Alan Nimmo has a "jaggy kilt" moment
light and shade and featuring startling, pinpoint harmonies on a line of each verse – vocal teamwork that’s surely the product of some precision rehearsal.  There’s precision too in the crackling guitar harmonies that follow, but the Nimmo brothers make these seem as easy as falling off a log.
These elements are pointers to fresh possibilities, but ‘You Stopped The Rain’ is an old friend in the set, and if it’s now smartened up with an a cappella harmony intro, the highlight is still Alan Nimmo’s dramatic, diamond-sharp closing solo.  ‘Rush Hour’ lets the King King choir stretch their tonsils in time-honoured fashion.  Which is fun, of course, but not as invigorating as what they do with the following ‘I Will Not Fall’, which may start off as a tough funk strut but is then transformed when Stevie Nimmo lets rip with a stonking solo, leading to another bout of sizzling brotherly guitar harmonising.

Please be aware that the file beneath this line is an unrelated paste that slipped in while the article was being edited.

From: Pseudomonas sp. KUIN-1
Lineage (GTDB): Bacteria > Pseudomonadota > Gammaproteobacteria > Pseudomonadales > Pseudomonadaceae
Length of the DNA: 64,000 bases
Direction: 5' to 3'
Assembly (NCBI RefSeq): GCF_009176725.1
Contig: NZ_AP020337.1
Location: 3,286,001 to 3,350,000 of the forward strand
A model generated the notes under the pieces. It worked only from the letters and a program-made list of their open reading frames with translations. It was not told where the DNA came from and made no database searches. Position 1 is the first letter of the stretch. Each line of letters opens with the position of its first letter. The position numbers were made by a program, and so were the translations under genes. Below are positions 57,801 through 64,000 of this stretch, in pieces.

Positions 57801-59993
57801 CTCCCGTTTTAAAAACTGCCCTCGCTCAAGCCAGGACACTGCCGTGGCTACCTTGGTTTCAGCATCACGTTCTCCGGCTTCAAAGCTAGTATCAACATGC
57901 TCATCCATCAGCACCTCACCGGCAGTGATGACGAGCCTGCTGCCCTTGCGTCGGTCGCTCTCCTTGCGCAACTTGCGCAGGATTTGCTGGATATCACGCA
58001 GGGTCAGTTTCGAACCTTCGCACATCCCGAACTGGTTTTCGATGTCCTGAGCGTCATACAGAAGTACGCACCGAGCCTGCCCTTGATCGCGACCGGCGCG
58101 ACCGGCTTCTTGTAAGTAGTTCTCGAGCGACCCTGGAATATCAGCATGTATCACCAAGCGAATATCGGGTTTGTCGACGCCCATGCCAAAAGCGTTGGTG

To my mind these twin guitar moments are where new horizons may appear, to paraphrase a Thin Lizzy line.  Not that I’m suggesting they should recreate their Nimmo Brothers vibe.  No, but I reckon that with two guitarists this good, there’s scope for them to explore a new level of six-string interplay, especially live.  (Pondering this, my mind flitted back to 70s outfit Lone Star – remember them, anyone? – whose debut album featured a couple of blazing twin-lead wig-outs.  But I digress.)
Back in the present, Alan Nimmo demonstrates his blues credentials with his wonderfully fluid soloing on set-closer ‘Stranger To Love’, again featuring his trademark “silent running” spot, with the crowd just about managing to respect the need for quiet.  And when they roll out ‘Old Love’ as an encore – a special selection for the night, perhaps – Stevie Nimmo, not to be outdone, delivers his own brand of top flight bluesifying.